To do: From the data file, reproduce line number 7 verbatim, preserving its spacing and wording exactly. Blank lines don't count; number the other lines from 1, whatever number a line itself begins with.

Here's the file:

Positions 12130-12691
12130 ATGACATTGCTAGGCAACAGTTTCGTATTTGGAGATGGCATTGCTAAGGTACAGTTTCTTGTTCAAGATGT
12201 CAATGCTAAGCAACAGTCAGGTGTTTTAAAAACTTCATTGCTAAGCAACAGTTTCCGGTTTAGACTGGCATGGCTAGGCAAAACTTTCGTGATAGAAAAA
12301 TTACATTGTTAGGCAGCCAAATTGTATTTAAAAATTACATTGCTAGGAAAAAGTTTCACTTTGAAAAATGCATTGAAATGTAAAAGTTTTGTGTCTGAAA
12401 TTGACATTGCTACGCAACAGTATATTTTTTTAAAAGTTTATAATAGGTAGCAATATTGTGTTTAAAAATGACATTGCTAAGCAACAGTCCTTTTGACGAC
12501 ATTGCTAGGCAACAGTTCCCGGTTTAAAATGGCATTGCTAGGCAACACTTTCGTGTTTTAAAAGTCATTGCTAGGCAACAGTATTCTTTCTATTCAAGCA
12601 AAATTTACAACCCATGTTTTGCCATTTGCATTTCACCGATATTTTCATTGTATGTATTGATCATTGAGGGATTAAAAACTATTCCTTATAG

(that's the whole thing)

12601 AAATTTACAACCCATGTTTTGCCATTTGCATTTCACCGATATTTTCATTGTATGTATTGATCATTGAGGGATTAAAAACTATTCCTTATAG